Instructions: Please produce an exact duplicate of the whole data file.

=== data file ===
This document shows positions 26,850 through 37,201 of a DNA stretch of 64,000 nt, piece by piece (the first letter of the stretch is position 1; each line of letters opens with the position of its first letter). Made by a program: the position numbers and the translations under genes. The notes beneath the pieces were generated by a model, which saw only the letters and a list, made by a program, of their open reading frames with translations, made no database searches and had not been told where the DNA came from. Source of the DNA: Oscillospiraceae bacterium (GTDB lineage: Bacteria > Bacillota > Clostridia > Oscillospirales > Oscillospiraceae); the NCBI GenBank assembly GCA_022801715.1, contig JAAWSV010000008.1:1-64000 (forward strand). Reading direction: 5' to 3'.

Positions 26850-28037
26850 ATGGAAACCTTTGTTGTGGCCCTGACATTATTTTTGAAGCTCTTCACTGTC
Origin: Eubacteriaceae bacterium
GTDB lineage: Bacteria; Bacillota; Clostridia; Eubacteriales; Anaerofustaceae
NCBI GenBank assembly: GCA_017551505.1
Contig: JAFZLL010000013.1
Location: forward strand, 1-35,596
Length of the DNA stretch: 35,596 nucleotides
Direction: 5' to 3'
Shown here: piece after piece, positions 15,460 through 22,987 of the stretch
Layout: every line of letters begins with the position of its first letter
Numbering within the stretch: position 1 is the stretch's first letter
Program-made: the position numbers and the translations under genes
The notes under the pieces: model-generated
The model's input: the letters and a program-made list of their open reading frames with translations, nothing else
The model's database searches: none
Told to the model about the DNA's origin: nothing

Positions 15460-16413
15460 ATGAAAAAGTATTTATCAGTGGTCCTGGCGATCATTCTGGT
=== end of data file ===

This document shows positions 26,850 through 37,201 of a DNA stretch of 64,000 nt, piece by piece (the first letter of the stretch is position 1; each line of letters opens with the position of its first letter). Made by a program: the position numbers and the translations under genes. The notes beneath the pieces were generated by a model, which saw only the letters and a list, made by a program, of their open reading frames with translations, made no database searches and had not been told where the DNA came from. Source of the DNA: Oscillospiraceae bacterium (GTDB lineage: Bacteria > Bacillota > Clostridia > Oscillospirales > Oscillospiraceae); the NCBI GenBank assembly GCA_022801715.1, contig JAAWSV010000008.1:1-64000 (forward strand). Reading direction: 5' to 3'.

Positions 26850-28037
26850 ATGGAAACCTTTGTTGTGGCCCTGACATTATTTTTGAAGCTCTTCACTGTC
Origin: Eubacteriaceae bacterium
GTDB lineage: Bacteria; Bacillota; Clostridia; Eubacteriales; Anaerofustaceae
NCBI GenBank assembly: GCA_017551505.1
Contig: JAFZLL010000013.1
Location: forward strand, 1-35,596
Length of the DNA stretch: 35,596 nucleotides
Direction: 5' to 3'
Shown here: piece after piece, positions 15,460 through 22,987 of the stretch
Layout: every line of letters begins with the position of its first letter
Numbering within the stretch: position 1 is the stretch's first letter
Program-made: the position numbers and the translations under genes
The notes under the pieces: model-generated
The model's input: the letters and a program-made list of their open reading frames with translations, nothing else
The model's database searches: none
Told to the model about the DNA's origin: nothing

Positions 15460-16413
15460 ATGAAAAAGTATTTATCAGTGGTCCTGGCGATCATTCTGGT